Bulletpoints: EDC Lights

    TechnologyAccessories & PeripheralsBulletpoints: EDC Lights

    Ok, I get it. Knives, pistols, and tactical lights are cool. Carrying them around makes one feel like an operator. There’s nothing wrong with that, and if you have the training to use them, then good for you–they might just get you out of a tough bind. For other people though, carrying a folding knife, pistol, and 18650-powered light just takes too much room. This, on top of a personal trauma kit that you should be carrying anyway, might cost too much pocket space.

    I recently came across two lights from a new favorite brand, Olight, that will leave even tamest civvie with a new accesory.

    You might think a light has to be blindingly bright for it to be useful, but that’s not necessarily the case. Sure, bright lights can be used for a few additional purposes, but if all you need is to be able to see where it’s too dark to use your naked eyes, a smaller, less powerful light will be plenty. Simpler tasks like changing a flat tire, finding a small item that has rolled under a desk, or navigating through a dark area can all be done with smaller, more convenient lights that use easily acquired batteries, with a little compromise when it comes to light distance and spill. In any case, a small light in your pocket is better than a powerful light that’s too large to carry around and is left at home.

    A great analogy, which I have used before holds true. If you would bring an umbrella because the weather report gives you a 70 percent chance of rain tomorrow, you should consider having a light for a 100 percent chance of darkness this evening. Lights can be had small enough so that having one and not needing it doesn’t cause too much grief, and any inconvenience is easily outweighed by being able to see in what could otherwise be total darkness.

    The first of the two lights Olight sent over for review was the i3T EOS. The slim AAA-powered light is about the perfect size for EDC pocket carry. Slightly thicker than a pen, and about half the length, you can pop it in your pocket and completely forget you have it. Because it is so thin, it doesn’t take up a lot of room, and you haven’t given up an unreasonable amount of space in your pocket for a usable light. At 41 grams, and with an IPX8 rating, it’s a light that you can take practically anywhere.

    The clip is designed in a simple, but very clever manner. It loops around on itself so you don’t have to remove and reposition the clip to configure the light for emitter-up, or emitter-down carry. Both positions are plenty secure for daily use, and shouldn’t have the light fall out of your pocket unexpectedly. The light has a tailcap switch with a handy momentary on function if you need to, well, flash someone. Despite being a fairly simple light, Olight managed to include two brightness settings, accessible with the same clicky switch that switches the light on. Hit the switch once, switch it off, and then back on in rapid succession, and you cycle between 5 and 180 lumens, for 16 hours and 21 minutes of burn time respectively. It’s a little hard to click though, at least out of the box, so give it a little patience as the switch breaks in.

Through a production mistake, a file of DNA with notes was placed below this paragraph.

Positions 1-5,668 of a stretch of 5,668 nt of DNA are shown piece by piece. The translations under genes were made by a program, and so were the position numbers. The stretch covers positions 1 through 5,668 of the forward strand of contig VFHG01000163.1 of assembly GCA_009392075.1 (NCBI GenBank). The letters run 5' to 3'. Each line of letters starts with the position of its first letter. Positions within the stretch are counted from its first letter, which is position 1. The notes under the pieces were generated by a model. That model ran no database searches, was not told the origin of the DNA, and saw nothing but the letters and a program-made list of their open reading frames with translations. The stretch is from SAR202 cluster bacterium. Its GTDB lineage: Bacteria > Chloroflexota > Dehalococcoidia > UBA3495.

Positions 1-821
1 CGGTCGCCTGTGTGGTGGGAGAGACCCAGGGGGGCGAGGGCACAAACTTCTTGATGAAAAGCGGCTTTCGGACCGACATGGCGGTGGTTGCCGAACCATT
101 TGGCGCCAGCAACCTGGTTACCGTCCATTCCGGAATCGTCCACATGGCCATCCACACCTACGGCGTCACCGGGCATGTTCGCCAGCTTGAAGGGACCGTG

The body is crafted from aluminum for lightness and strength, while the clip is steel for reliability. The body has a set of deep spirals cut into it for traction, which really is something you want to have in such a thin light, and works well with either a pen-style, or full-hand grip.

    Its little brother is the I1R, and when we mean little, we really do mean it. It’s shorter than an AA battery, and just about as thick around. It’s primarily a keychain light, and as such, has a little split ring on the bottom, which allows you to attach it to your key ring. Like its larger sibling, it is made of aluminum, and weigh almost nothing. The light is powered by an internal rechargeable battery that you can top up via a microUSB port that reveals itself once you unscrew the emitter head completely off. Being so small, the little I1R eschews an external switch altogether. To bring the single LED to life, tighten the head part-way for a 5 lumen beam, or all the way for 130 lumens.

    Because of its size, it doesn’t pack a lot of burn time—about 20 minutes at 130 lumens, but an impressive 7 hours at 5 lumens, which is actually plenty when there’s no ambient light around. It’s better than any keychain light we’ve ever come across, and infinitely better than squinting your eyes and groping around in the dark. Sure, it’s not a searchlight, but if you have your keys with you, you’ll have a light. If you don’t have your keys with you, well, you’ve got bigger problems. A full charge can be achieved in 75 minutes from a USB port, and its IPX8 rating lets you take the light out even in the pouring rain. Really the main draw here is to have a light that you can have and completely forget about. Ideally, you’d remember to charge it now and again so it’ll light up when you need it, but it should hold a charge for at least a few months before going flat.

    Also published in GADGETS MAGAZINE August 2018 Issue.

    Words by Ren Alcantara

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